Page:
Croatia and Switzerland have played four qualifying matches in the past decade, although Matchday 2 brings their first finals meeting.
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Croatia and Switzerland have been regular opponents in UEFA European Under-21 Championship qualifying in the past few years although their Matchday 2 meeting at the Stadion Bonifika in Koper is their first finals match.
• The Swiss have largely held the upper hand in those past contests, although Croatia boast the more recent finals experience ahead of this tournament.
• Switzerland also hold the early advantage over their opponents in Group D having beaten England 1-0 in their opening fixture with a late Dan Ndoye strike before Croatia went down to Portugal by the same scoreline, extending their winless run at the U21 finals to ten matches.
• All four of the sides' previous games have come in European U21 Championship qualifying.
• Each recorded a 2-0 away win in the preliminaries for the 2015 finals. Marcelo Brozović (38, 76) scored both Croatia goals in Lugano on 14 October 2013; the following month, strikes from Michael Frey (19) and Darko Jevtic (47) gave Switzerland the points in Pula. Croatia went on to finish first in qualifying Group 5 on 19 points, two places and four points above eliminated Switzerland, but lost both legs of their play-off against England 2-1.
• Switzerland dominated their meetings with Croatia in the 2013 qualifying competition, winning the first of them 4-0 in Sion on 5 September 2011 thanks to goals from Steven Zuber (8), Nzuzi Toko (62), Pajtim Kasami (79) and Haris Seferović (81).
• Seferović also opened the scoring in Koprivnica on 2 June 2012, giving Switzerland a 15th-minute lead. Although Dejan Glavica levelled in the 73rd minute, Josip Drmić struck two minutes into added time to seal a Swiss win.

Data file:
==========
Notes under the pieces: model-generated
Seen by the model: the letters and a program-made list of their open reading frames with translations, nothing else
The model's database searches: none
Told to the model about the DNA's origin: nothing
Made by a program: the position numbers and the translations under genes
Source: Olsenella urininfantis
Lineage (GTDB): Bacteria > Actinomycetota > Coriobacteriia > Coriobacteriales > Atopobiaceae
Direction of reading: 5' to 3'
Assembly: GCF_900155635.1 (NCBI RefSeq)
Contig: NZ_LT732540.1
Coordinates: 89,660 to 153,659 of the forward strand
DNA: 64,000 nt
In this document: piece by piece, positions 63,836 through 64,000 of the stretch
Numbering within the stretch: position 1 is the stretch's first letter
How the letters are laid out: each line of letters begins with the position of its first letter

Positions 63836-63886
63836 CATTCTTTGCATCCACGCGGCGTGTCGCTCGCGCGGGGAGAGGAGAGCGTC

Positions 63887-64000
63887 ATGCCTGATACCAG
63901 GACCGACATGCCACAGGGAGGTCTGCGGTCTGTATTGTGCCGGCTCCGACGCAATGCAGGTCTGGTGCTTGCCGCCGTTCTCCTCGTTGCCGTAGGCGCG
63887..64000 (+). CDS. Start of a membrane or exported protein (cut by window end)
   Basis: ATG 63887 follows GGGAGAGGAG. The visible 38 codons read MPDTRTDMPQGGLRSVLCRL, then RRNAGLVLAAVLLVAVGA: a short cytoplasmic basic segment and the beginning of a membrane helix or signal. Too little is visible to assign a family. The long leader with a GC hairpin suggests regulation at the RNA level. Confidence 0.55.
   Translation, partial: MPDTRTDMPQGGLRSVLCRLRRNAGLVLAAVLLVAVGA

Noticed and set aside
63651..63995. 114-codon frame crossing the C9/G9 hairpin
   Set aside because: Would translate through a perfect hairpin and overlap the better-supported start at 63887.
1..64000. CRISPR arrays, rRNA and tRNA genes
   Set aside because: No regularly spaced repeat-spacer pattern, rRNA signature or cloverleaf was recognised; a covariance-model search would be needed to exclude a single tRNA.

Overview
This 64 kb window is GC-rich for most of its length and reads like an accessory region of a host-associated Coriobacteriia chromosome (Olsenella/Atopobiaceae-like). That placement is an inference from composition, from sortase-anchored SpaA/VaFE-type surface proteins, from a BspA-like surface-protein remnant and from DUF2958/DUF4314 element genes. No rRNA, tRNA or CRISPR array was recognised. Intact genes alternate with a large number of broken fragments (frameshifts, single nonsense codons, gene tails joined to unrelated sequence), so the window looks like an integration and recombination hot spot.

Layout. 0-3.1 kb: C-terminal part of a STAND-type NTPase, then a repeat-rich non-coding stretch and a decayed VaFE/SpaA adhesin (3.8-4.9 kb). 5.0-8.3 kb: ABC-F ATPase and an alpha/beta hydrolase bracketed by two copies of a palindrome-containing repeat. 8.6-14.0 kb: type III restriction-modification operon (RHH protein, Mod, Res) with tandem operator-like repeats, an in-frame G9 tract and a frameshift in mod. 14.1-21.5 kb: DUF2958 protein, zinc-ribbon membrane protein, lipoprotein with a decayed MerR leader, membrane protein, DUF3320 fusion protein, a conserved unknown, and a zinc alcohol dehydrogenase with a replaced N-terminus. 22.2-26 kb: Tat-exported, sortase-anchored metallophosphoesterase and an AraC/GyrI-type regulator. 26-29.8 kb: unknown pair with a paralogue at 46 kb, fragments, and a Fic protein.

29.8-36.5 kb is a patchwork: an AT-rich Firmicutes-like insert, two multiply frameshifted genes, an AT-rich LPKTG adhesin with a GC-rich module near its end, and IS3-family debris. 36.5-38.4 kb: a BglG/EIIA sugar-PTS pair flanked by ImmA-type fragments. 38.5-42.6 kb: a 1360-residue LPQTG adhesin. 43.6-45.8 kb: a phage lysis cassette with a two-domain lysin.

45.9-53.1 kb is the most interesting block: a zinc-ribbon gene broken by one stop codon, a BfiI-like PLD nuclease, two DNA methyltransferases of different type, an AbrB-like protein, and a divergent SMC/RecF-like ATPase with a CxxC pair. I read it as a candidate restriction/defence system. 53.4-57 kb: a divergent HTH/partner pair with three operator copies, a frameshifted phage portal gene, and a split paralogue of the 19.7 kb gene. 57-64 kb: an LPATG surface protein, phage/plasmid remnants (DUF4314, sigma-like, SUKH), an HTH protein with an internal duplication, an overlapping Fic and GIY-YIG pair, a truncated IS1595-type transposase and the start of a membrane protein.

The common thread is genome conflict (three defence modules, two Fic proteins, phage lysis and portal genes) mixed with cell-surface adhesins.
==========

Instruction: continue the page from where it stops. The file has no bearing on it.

• Those six points helped Switzerland finish second behind Spain in Group 5, with Croatia eliminated in fourth place. Switzerland went on to lose 4-2 on aggregate to Germany in the play-offs (1-1 a, 1-3 h).
• Bastien Toma (41), Jérémy Guillemenot (59) and Jan Bamert (81) were all on target as a Switzerland team coached by Mauro Lustrinelli beat Croatia 4-1 in a U20 friendly on 22 March 2019, Dario Špikić (33) scoring Croatia's only goal. Philipp Köhn, Silvan Sidler and Toni Domgjoni also started for the Swiss, while Croatia's side included Adrian Šemper and Sandro Kulenović.
• All three of Croatia's U21 EURO final appearances have ended in the group stage. In 2019, they finished bottom of Group C behind Romania, France (both seven points) and England (1). Nenad Gračan's side lost to Romania (1-4) and France (0-1) before a 3-3 draw in England in which they came from behind three times.
• That 2019 appearance ended Croatia's 15-year wait to feature in the final tournament; the previous appearance had come in 2004 when, as on their 2000 debut, they finished bottom of their section having failed to win a game, drawing one and losing two on each occasion.
• Croatia's record in the final tournament group stage is now therefore W0 D3 L7 F11 A20.
• This time round, Igor Bišćan's side finished second in Group 4 a point behind the Czech Republic, taking 20 points from their ten games (W6 D2 L2). Croatia were unbeaten in their last six qualifiers (W4 D2), a 10-0 defeat of San Marino in Zagreb on 8 October 2020 the team's biggest ever victory.
• Switzerland are in the finals for the fourth time overall, and the first since 2011. Then, a side including future senior internationals Yann Sommer, Granit Xhaka and Xherdan Shaqiri kept four clean sheets on their way to the final, winning all three Group A games against hosts Denmark (1-0), Iceland (2-0) and Belarus (3-0) before beating the Czech Republic 1-0 after extra time in the semi-finals. Spain proved too strong in the final, however, running out 2-0 winners in Aarhus.
• The Swiss had also reached the semi-finals on home soil in 2002; their other finals appearance, two years later, ended in group stage elimination.
• Having lost to Germany in the play-offs for the 2013 finals, each of Switzerland's next three campaigns ended in the qualifying group stage.
• Lustrinelli, who took over from Heinz Moser in 2018, oversaw nine wins from ten games to take his team to these finals as Group 2 runners-up behind France. The teams finished level on 27 points apiece, Switzerland winning their first nine fixtures – including a 3-1 victory against France – but defeat by the same scoreline in their last qualifier left them behind their opponents on goal difference.